By Debbie Stevenson
Killeen Daily Herald
Two top defense contractors at Fort Hood could fall under the same umbrella, if speculation Thursday on Wall Street is correct.
Shares of L-3 Communications Holdings Inc. soared Thursday on speculation that Northrop Grumman Corp. might buy the military's leading communications systems maker. The rumors followed the death of L-3 co-founder Frank Lanza.
Lanza, 74, died Tuesday while recovering from surgery to deal with complications caused by acid reflux.
Lanza founded New York-based L-3 in 1997. With roots in defense contractors such as Lockheed Martin Corp., the No. 1 federal prime contractor, Lanza is credited with building L-3 through a series of buyouts and keeping shareholders happy with a 110 percent rise in their stock value in the last five years. A $2 billion buyout of Titan Corp. last year will go down as Lanza's largest deal.
The name L-3 was formed from the names of Lanza, business partner Robert LaPenta and company financiers Lehman Brothers.
Forbes estimated the company's market value at $9.93 billion with $12.3 billion expected in revenues for this year.
Last year, L-3, which has 44,200 employees and is ranked 15th on the federal prime contractors list for 2005, took the lead role on $4.7 billion worth of Defense Department contracts last year, according to Pentagon reports.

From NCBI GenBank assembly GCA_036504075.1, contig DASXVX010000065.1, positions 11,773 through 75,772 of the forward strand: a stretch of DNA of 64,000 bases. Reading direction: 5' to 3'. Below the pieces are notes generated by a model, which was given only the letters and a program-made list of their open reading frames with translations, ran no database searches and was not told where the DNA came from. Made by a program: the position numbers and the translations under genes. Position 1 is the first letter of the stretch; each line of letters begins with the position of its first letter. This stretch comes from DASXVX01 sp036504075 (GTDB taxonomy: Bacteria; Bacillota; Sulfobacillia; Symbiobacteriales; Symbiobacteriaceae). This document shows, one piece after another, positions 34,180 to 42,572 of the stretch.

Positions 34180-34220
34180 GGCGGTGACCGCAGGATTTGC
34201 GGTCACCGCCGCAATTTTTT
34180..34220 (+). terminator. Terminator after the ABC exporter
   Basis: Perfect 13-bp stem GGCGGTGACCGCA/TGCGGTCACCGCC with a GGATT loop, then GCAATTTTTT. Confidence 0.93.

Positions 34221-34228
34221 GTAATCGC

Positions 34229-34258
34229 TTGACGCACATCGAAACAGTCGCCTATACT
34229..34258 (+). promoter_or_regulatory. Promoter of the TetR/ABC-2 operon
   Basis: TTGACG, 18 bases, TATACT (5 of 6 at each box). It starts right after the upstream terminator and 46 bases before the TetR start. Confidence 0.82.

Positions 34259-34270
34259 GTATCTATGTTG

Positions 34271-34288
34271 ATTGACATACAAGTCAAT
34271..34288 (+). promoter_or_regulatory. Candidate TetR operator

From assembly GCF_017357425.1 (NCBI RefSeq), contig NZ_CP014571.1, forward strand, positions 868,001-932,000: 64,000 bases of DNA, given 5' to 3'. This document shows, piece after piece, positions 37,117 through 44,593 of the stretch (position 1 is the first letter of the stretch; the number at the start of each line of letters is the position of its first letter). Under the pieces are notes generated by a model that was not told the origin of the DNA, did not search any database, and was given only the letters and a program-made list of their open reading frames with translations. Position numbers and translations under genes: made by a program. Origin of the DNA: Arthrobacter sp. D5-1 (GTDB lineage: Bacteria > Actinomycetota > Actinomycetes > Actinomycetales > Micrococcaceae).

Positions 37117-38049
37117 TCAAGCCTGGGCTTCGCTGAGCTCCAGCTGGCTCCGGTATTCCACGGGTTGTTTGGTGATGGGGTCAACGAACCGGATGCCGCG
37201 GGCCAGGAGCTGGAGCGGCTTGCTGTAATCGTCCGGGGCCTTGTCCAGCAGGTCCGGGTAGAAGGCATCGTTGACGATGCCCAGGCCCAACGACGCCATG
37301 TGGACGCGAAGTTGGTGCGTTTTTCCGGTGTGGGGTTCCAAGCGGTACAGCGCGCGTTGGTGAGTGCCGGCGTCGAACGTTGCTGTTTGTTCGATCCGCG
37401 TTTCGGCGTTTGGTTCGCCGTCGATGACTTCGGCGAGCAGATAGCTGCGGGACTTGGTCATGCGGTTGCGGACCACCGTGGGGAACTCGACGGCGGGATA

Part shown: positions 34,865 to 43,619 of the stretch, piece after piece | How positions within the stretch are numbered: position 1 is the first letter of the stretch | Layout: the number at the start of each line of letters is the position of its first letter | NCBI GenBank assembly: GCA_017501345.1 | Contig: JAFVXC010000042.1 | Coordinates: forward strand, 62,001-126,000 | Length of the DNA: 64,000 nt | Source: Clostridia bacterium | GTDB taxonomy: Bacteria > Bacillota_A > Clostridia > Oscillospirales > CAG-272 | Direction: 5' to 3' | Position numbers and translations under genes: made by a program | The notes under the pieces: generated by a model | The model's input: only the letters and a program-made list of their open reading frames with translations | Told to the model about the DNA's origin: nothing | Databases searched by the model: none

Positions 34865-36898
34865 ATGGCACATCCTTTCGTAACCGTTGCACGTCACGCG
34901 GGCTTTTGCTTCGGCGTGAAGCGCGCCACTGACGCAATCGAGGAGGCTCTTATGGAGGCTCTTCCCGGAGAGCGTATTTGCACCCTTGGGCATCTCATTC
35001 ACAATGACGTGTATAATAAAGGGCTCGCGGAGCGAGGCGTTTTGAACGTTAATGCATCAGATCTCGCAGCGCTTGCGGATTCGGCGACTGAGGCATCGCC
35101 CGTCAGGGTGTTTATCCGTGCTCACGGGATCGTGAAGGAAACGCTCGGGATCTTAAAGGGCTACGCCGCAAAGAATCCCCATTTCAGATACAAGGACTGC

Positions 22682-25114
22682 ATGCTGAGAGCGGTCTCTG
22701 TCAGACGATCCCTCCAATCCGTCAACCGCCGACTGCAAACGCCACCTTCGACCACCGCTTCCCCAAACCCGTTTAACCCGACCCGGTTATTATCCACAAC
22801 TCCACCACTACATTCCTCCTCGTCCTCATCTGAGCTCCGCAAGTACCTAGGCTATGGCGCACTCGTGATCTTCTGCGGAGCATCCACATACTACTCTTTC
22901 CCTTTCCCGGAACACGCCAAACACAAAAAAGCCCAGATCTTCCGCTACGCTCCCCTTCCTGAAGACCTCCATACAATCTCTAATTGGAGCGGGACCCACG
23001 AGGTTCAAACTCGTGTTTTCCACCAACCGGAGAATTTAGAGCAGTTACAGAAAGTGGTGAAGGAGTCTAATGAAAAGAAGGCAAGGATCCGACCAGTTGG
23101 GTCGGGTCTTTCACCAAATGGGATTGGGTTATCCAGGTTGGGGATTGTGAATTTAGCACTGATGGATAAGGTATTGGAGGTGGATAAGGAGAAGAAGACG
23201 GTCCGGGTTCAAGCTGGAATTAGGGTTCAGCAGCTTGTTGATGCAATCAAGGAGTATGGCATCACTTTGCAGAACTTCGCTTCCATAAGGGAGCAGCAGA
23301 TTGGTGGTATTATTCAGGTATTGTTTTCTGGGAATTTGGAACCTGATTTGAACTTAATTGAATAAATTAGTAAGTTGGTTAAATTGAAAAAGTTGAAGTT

At Fort Hood, L-3 Communications Vertex Aerospace LLC has a 10-year contract worth up to $2 billion signed Aug. 14, 2004, to provide aviation joint administrative management support services, according to the post's contracting command Web site.
Northrop Grumman, the No. 2 federal prime contractor, has a railhead operations contract worth more than $2.8 million at Fort Hood. The corporation posted a record $30.7 billion earnings for 2005.
Representatives from both companies did not respond to calls seeking comment Thursday.
Bloomberg reported shares of L-3 had jumped more than 7 percent to $78.05 by mid-afternoon in New York Stock Exchange composite trading. Earlier, they climbed to $78.47, the biggest increase since July 2004.
The jump followed a slump in April after Lanza disclosed his health problems.
Also eyeing a possible L-3 acquisition are Lockheed Martin, General Dynamics, Raytheon and Boeing, Bloomberg reported. All were in the top 10 of the federal prime contractors list for 2005.
Contact Debbie Stevenson at firstname.lastname@example.org